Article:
Friday, October 1, 2010

The Elmo Cake . . . Fat, Furry, and Skewered


Well, despite my best intentions, I really didn't have enough time to bake anything fantastic or unique this past week. (Appalling, I know.) But, I just couldn't end the week without sharing at least something with you. As you may already know, I'm a part-time student in a baking and pastry arts program. I'm about halfway through the program and, overall, I must say that I love it. I keep learning such interesting new stuff.

This semester, I have two classes. One is called Pastry I, the first serious pastry related course, and the other is an intermediate cake decorating class called, appropriately enough, Theme Cakes. So far, our work in the latter has focused on cakes for kids, particularly those requiring 3-D "sculpture" of one kind or another.

This past week's cake creation featured a chubby, furry, wide-eyed Elmo. That's Elmo of Sesame Street fame, in case there's any confusion. Yes, as you can plainly see he's looking quite plump, perched comfortably atop a very tall 2-layer cake, iced in soft buttercream. My husband, at first glimpse from the back of the cake, thought for a moment that Elmo was some sort of hefty bear. Couldn't blame him. That little dude's sporting more fur than Big Foot. Though you might not want to eat him, you could safely do so without coming to any significant harm. Except maybe a belly ache.

He's not exactly what I'd call a marvel of engineering but, for a novice like me, this fact is reassuring from the cake construction standpoint. His torso and head are indeed made of cake, while his arms were shaped out of homemade Rice Krispie treats. His legs are made from marshmallows trimmed this way and that. His eyes, nose, and mouth are fondant. The gift boxes on the cake are made from Rice Krispie treats too, covered in fondant, while the letters and numbers on the side are also fondant.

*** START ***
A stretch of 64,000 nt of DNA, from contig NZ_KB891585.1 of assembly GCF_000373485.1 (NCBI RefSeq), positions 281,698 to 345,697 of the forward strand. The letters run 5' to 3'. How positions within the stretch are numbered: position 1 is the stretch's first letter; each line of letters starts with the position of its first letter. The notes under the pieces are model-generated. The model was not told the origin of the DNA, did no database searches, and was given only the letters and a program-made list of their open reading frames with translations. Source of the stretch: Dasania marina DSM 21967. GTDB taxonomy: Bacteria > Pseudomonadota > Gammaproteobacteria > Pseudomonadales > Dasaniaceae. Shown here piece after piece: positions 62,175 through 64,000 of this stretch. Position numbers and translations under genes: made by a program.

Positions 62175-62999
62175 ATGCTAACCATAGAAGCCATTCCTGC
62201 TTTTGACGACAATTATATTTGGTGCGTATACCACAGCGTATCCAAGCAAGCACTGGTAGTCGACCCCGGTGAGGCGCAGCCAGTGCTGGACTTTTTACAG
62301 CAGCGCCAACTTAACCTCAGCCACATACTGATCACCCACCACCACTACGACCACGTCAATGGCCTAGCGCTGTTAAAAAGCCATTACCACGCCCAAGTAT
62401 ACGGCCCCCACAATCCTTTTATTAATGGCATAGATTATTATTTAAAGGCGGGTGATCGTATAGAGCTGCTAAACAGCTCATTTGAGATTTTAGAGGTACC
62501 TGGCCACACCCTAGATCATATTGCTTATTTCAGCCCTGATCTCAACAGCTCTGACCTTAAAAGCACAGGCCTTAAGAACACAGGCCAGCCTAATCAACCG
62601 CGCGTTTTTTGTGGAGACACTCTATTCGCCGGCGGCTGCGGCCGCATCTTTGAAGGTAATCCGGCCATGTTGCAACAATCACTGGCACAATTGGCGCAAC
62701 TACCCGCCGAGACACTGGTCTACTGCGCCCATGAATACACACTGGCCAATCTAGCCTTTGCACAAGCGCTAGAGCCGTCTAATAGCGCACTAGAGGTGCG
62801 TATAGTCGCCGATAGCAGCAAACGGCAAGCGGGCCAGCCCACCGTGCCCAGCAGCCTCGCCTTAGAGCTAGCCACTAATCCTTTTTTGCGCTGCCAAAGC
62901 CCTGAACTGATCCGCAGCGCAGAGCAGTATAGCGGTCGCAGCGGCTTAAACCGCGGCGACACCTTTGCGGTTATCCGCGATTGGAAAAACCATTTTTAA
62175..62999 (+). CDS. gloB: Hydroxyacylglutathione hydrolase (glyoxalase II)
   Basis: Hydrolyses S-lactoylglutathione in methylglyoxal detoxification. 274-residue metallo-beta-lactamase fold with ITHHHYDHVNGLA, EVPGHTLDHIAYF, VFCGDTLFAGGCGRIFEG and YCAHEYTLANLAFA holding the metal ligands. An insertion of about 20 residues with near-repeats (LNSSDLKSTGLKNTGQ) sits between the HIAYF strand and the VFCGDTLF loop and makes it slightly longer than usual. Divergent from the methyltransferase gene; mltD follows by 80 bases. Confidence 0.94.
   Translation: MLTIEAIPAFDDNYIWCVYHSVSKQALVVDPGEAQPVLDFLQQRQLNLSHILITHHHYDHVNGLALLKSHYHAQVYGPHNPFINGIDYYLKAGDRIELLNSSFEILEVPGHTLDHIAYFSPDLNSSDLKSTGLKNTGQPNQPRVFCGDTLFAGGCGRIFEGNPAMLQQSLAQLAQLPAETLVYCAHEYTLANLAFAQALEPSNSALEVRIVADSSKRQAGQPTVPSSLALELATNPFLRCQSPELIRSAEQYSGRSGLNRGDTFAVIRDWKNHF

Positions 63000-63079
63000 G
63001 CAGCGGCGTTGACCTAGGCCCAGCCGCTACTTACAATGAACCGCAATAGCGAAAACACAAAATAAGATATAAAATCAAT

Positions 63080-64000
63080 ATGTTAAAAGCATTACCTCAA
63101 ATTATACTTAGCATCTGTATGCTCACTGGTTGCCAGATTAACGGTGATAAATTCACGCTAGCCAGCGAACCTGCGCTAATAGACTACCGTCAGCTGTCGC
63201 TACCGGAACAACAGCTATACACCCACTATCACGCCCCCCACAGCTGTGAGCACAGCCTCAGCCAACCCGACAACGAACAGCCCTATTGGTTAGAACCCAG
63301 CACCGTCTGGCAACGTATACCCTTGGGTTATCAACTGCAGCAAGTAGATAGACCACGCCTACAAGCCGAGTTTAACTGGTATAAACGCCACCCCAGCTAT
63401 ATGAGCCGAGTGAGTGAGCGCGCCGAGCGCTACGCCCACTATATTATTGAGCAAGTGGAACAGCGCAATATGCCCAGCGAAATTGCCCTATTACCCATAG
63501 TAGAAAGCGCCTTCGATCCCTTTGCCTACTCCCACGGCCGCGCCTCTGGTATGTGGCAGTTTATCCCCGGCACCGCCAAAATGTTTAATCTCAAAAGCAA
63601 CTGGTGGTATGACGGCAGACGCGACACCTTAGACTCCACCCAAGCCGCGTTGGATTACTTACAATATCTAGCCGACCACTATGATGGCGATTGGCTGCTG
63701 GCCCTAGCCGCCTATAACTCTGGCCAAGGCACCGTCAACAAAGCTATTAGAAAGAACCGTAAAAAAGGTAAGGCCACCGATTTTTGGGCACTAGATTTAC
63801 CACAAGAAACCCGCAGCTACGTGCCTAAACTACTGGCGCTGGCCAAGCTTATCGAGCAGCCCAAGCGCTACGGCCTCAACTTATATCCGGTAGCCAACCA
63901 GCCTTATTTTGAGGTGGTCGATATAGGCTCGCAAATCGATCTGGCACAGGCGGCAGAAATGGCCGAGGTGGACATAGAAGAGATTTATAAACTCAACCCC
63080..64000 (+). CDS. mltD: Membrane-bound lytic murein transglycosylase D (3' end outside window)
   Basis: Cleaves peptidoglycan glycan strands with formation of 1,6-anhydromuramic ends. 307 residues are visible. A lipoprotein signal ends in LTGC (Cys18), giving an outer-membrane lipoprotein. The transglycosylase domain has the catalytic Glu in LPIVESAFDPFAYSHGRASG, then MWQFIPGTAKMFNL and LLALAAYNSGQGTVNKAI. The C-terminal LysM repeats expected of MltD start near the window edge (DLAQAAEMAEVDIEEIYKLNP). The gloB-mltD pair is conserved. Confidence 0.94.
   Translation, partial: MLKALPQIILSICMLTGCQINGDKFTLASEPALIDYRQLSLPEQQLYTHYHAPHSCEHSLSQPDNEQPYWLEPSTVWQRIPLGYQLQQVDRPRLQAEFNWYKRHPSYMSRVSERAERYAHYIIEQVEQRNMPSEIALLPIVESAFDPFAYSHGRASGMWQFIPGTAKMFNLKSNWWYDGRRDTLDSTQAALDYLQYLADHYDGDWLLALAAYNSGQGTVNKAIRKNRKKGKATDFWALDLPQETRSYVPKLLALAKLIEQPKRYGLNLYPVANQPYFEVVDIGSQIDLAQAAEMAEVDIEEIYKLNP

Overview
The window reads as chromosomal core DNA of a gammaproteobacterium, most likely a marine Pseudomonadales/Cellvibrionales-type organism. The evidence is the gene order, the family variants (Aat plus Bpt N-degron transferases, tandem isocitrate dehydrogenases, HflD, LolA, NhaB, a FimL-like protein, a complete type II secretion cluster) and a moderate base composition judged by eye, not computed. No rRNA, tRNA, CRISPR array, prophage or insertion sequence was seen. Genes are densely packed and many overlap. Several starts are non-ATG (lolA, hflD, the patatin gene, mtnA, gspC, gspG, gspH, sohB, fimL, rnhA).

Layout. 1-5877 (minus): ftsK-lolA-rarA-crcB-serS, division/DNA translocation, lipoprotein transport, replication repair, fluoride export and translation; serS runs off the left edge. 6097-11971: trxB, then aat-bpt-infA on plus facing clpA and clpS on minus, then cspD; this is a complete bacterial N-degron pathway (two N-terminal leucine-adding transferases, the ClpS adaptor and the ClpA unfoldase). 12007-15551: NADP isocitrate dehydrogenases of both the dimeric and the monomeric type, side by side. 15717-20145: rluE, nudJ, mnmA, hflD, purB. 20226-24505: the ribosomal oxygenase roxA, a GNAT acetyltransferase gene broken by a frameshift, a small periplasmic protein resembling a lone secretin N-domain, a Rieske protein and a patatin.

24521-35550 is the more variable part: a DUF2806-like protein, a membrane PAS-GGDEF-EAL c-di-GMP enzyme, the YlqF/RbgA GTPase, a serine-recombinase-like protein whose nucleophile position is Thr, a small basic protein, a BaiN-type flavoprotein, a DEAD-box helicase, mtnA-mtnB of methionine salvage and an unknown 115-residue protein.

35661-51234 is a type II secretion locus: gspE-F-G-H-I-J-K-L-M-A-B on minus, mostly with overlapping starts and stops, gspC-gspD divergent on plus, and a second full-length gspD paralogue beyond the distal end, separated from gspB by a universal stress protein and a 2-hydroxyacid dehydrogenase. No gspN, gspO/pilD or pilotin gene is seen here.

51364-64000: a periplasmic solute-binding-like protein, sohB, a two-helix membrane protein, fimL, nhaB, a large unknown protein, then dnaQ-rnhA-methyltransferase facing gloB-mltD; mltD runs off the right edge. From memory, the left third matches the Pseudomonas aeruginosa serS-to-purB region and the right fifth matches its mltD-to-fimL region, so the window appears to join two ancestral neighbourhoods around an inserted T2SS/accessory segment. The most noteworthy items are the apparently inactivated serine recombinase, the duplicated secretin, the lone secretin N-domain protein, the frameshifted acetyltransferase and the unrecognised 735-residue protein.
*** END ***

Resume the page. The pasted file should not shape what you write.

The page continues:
This is the first cake I've ever worked on that required a long skewer be twisted into it, all the way down into the base (which--in case you're actually interested in this kind of stuff--consists of a royal-icing covered 1" styrofoam disk that was glued atop four layers of corrugated cardboard that were taped together). The skewer, in fact, impales Elmo right through the top of his melon and holds him securely in place. Doing this was kind of nerve-wracking but my teacher, bless her heart, was guiding me every inch of the way: "Turn the skewer slowly like a screw while you push it down. You have to screw it in."

Uh huh. I skewered Elmo.
Oh, and before I forget, this post was brought to you by the letters C-A-K-E.

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